State enterprises are miserably unprofitable. In 2003, a boom year, their median rate of return on assets was a measly 1.5 percent. More than 35 percent of state enterprises lose money and 1 in 6 has more debts than assets. China is the only country in history to have simultaneously achieved record economic growth and a record number of nonperforming bank loans.
Political savvy and business acumen do not often go together. Because of the party's fixation with high growth, government officials are rewarded for delivering, or appearing to deliver, precisely that. This incentive structure fuels a widespread misallocation of capital to "image projects" (such as new factories, luxury shopping malls, recreational facilities, and unnecessary infrastructure) that burnish local officials' records and strengthen their chances of promotion. The results of these mistakes -- gleaming office complexes, industrial parks, landscaped highways and public squares -- tend to impress Western visitors, who view them as further proof of China's economic prowess.
The Chinese economy is not merely inefficient; it has also fallen victim to crony capitalism with Chinese characteristics -- the marriage between unchecked power and ill-gotten wealth. And corruption is worst where the hand of the state is strongest. The most corrupt sectors in China, such as power generation, tobacco, banking, financial services, and infrastructure, are all state-controlled monopolies. ...
Various indicators, pieced together from official sources, suggest endemic graft within the state. ... Dishonest officials today face little risk of serious punishment. On average, 140,000 party officials and members were caught in corruption scandals each year in the 1990s, and 5.6 percent of these were criminally prosecuted. In 2004, 170,850 party officials and members were implicated, but only ... 2.9 percent ... were subject to criminal prosecution. So, party membership has its privileges.
Rapid economic growth has not yet produced China's much-anticipated political pluralism. In part, democracy itself has been a victim of the country's economic expansion. However flawed and mismanaged, the country's rapid growth has bolstered Beijing's legitimacy and reduced pressure on its ruling elites to liberalize. Democratic transitions in developing countries are often caused by economic crises blamed on the incompetence and mismanagement of the ancien regime. China hasn't experienced that crisis yet. Meanwhile, the riches available to the ruling class tend to drown any movement for democratic reform from within the elite. Political power has become more valuable because it can be converted into wealth and privilege unimaginable in the past. At the moment, China's economic growth is having a perverse effect on democratization: It makes the ruling elite even more reluctant to part with power. ...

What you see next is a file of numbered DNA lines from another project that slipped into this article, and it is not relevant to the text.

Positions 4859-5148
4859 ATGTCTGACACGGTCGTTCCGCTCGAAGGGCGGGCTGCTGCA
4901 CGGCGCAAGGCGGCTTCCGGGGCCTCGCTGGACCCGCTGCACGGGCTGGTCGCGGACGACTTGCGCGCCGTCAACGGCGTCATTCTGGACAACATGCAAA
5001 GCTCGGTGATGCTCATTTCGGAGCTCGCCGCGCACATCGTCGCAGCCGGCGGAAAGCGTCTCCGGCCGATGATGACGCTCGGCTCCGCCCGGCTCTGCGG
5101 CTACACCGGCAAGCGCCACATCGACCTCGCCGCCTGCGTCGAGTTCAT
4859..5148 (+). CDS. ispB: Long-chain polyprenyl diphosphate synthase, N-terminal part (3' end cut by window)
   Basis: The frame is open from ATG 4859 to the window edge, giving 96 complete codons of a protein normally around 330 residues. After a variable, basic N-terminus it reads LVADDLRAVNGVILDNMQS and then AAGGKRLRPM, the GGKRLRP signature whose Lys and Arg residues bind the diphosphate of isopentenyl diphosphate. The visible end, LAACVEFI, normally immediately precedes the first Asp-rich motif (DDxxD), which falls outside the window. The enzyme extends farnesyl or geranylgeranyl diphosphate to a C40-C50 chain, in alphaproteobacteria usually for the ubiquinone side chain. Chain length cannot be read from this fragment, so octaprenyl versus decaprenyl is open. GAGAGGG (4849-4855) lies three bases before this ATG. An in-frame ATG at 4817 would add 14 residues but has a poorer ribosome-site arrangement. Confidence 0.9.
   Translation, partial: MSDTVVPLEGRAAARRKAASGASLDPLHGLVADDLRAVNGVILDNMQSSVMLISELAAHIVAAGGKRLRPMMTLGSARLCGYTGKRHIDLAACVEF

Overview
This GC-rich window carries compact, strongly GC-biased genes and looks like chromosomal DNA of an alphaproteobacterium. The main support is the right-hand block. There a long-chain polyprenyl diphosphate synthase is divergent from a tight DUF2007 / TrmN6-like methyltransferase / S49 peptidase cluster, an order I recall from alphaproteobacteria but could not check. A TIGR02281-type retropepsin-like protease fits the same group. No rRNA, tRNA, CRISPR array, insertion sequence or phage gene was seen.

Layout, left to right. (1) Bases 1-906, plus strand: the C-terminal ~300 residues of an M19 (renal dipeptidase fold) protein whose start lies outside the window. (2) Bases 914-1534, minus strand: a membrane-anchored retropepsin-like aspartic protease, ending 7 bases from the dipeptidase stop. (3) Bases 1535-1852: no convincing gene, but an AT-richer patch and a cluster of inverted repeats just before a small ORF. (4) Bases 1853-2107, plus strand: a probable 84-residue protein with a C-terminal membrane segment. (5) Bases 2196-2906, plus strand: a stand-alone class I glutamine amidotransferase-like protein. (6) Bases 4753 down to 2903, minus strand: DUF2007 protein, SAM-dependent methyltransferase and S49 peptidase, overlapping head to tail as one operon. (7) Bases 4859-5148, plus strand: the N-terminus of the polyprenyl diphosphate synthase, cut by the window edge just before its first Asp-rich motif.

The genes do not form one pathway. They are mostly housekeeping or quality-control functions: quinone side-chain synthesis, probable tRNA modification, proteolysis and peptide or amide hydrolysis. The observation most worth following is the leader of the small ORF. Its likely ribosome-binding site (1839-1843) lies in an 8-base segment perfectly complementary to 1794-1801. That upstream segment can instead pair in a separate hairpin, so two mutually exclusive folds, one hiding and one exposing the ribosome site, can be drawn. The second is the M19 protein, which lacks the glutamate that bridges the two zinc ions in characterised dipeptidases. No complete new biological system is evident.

The emerging social elite ... is co-opted and coddled. The party showers the urban intelligentsia, professionals and private entrepreneurs with economic perks, professional honors, and political access. For example, nationwide, 145,000 designated experts, or about 8 percent of senior professionals, received "special government stipends" (monthly salary supplements) in 2004; tens of thousands of former college professors have been recruited into the party and promoted to senior government positions. At least for now, the party's charm campaign is working: The social groups that are usually the forces of democratization have been politically neutralized.
China has already paid a heavy price for the flaws of its political system and the corruption it has spawned. Its new leaders, though aware of the depth of the decay, are taking only modest steps to correct it. For the moment, China's strong economic fundamentals and the boundless energy of its people have concealed and offset its poor governance, but they will carry China only so far. Someday soon, we will know whether such a flawed system can pass a stress test: a severe economic shock, political upheaval, a public health crisis or an ecological catastrophe. China may be rising, but no one really knows whether it can fly.